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Image credit: SEGA

'Sonic Mania' finally gives its lead character a unique special move

Tails could Fly. Knuckles could climb. But until now, Sonic could only run.
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SEGA

When Sega invited me behind closed doors to get an early look of Sonic Mania at GDC last month, I wasn't expecting much. I'd seen the trailers and indeed, it looked like a grand homage to franchise, but I was surprised to find that the game is more than that. Mania doesn't just bring players back to the 16-bit era with classic graphics and gameplay -- it adds to it. This retro Sonic throwback gifts its mascot with new abilities, new levels and incredibly smooth pixel animation.

Think of Sonic Mania as an evolved approach to how Christian Whitehead handled the Sonic The Hedgehog, Sonic The Hedgehog 2 and Sonic CD HD remasters. It embraces the spirit of classic Sonic games while subtly improving upon almost everything -- starting with the heroic blue rodent himself. "Tails flies, Knuckles can glide and climb," Sega's Aaron Webber told Engadget. "Sonic had nothing." Somehow, the game's titular character became its least versatile. Sonic Mania fixes that, giving the blue hedgehog a new "drop dash" move that lets the player drop down from a jump into an accelerated, controllable spin-dash attack. Once on the ground, players can instantly change direction without coming out of the attack. It's a simple, easy-to-use move that finally puts Sonic on the same level as his sidekicks.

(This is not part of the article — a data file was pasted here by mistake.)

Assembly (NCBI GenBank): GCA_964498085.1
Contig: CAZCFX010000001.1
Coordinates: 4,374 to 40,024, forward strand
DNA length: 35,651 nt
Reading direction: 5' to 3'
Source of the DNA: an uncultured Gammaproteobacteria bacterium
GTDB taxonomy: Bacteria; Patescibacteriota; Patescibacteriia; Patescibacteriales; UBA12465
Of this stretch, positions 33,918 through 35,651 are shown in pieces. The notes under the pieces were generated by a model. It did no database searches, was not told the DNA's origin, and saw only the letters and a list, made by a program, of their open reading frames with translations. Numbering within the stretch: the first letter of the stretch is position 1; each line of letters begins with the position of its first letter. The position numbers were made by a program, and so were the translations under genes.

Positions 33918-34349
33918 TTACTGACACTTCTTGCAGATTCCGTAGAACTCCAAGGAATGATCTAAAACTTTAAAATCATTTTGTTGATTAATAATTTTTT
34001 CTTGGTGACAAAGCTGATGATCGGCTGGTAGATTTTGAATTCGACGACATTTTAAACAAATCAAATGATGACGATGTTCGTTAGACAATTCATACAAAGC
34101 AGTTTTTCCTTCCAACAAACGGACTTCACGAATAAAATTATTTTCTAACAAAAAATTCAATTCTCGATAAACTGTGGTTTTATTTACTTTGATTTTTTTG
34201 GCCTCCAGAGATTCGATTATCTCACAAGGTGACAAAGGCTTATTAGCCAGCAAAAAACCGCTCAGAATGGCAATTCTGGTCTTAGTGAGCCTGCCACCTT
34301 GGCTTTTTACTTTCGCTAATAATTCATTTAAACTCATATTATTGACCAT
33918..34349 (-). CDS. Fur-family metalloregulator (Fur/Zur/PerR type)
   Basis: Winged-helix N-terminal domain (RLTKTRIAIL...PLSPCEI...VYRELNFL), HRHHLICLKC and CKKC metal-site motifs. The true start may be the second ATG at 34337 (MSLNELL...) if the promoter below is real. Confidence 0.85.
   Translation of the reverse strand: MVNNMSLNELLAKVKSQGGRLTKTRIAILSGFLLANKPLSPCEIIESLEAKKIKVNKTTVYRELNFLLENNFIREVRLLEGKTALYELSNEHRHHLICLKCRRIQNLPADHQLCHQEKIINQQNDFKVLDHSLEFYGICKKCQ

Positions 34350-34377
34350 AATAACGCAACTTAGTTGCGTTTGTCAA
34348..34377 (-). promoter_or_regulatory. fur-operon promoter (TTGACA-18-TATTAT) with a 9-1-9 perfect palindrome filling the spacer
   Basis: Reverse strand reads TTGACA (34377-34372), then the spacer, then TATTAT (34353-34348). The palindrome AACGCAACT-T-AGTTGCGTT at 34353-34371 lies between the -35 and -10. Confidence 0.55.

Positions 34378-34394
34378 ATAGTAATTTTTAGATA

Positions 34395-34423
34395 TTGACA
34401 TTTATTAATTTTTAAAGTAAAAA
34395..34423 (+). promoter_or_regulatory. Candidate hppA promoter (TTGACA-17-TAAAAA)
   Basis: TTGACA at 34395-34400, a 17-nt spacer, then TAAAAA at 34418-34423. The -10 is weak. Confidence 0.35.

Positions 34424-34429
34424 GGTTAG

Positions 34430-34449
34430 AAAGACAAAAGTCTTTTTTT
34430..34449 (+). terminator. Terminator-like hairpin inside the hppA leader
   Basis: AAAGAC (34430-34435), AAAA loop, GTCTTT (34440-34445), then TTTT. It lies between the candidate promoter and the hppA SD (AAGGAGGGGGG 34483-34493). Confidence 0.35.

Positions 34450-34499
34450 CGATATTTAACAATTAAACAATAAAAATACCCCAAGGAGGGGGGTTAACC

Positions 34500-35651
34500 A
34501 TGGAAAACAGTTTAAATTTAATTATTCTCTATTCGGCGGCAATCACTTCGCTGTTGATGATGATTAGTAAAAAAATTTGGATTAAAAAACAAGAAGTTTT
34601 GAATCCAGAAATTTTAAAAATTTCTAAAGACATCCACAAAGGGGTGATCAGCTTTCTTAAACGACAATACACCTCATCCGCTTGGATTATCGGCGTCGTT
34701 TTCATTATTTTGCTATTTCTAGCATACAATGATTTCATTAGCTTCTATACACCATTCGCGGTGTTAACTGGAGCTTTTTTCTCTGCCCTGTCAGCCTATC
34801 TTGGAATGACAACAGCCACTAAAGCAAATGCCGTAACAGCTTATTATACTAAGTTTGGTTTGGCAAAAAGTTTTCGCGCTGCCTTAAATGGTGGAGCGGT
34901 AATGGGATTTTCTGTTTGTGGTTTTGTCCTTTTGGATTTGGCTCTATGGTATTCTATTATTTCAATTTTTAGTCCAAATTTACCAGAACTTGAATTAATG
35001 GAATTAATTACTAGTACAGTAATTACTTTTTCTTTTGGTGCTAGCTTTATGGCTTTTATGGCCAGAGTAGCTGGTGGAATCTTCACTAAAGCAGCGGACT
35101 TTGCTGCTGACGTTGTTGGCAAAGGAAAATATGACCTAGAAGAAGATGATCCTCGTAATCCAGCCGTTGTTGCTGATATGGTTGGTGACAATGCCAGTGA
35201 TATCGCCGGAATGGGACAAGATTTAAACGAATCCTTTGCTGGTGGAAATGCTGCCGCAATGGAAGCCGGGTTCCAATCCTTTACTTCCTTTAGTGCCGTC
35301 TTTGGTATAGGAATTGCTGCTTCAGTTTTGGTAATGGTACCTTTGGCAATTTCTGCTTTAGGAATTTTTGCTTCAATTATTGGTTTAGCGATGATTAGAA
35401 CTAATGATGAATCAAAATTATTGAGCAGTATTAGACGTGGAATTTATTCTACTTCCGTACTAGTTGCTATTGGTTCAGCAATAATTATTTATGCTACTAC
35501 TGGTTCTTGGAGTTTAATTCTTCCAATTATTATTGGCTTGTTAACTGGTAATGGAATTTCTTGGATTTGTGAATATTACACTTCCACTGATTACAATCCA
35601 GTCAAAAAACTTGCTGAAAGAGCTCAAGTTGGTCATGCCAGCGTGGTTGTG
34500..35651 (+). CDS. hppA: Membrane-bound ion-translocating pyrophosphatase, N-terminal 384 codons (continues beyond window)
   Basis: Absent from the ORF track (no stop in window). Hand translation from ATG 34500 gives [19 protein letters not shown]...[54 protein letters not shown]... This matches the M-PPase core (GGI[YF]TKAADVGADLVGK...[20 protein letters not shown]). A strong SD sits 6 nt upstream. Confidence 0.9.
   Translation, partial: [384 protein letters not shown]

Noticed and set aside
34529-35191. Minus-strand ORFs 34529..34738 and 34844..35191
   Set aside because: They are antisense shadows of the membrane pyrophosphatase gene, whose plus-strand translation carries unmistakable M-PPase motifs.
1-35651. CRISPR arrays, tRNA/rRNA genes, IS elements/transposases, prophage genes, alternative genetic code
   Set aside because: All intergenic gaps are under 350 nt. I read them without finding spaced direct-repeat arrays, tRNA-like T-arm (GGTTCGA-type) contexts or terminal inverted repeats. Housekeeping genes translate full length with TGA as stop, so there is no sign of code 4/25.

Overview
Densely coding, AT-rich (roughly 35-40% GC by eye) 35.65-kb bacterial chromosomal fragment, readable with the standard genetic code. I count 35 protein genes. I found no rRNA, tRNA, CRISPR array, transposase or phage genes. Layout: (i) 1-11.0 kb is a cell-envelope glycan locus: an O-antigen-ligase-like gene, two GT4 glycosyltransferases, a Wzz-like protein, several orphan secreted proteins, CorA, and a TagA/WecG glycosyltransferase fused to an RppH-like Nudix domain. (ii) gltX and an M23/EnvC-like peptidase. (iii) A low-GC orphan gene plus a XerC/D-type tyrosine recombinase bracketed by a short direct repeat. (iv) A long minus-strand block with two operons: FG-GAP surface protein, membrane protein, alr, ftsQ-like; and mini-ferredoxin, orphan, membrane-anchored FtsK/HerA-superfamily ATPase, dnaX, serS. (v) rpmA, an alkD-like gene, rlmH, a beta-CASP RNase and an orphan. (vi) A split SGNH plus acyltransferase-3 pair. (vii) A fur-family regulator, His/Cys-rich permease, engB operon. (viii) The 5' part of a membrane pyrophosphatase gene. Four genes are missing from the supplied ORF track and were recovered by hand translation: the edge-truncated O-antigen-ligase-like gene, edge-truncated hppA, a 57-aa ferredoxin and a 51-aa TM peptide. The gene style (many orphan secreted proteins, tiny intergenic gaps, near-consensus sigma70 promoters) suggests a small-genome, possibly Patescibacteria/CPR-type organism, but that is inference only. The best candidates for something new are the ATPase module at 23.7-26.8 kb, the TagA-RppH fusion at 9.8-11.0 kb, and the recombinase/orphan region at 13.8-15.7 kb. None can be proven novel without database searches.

Sonic Mania also makes the most of modern hardware. Sure, it still looks like a game plucked out of the Sega Genesis library, but it's tuned to run at 60 frames per second. That may not sound like much, but it's the kind of specification boost that allowed the team to cram in beautiful, fluid character animation. Simply put, there are more animation frames in every action Sonic and friends perform, from the way the blue hedgehog cranes his neck to look up to Tails' end-level victory dance. This smooth character work really shines on the game's title screen, where Sonic performs a 360-degree spin within the frame of the game's logo. "That took the animator almost two weeks," Webber said. "There's a huge amount of frames in it." Indeed, it looks gorgeous.

Despite these gameplay and technical changes, Sonic Mania still feels very much like a classic Sonic title. That's probably because most of the staff are die-hard Sonic fans with roots the fan community and experience making unofficial hedgehog games. The passion shows in the painstaking recreation of the first game's Green Hill Zone (an homage filled with new secrets and areas to explore) and Studiopolis Zone, a new level that merges the flash of the classic Casino Night Zone with a Hollywood theme. Webber says the team "tried to find a balance between 'We're making something new,' and 'We're making something that isn't too far from what the originals were.'" The final game isn't due out until later this year, but if my early impressions are anything to go by, Sega nailed it.

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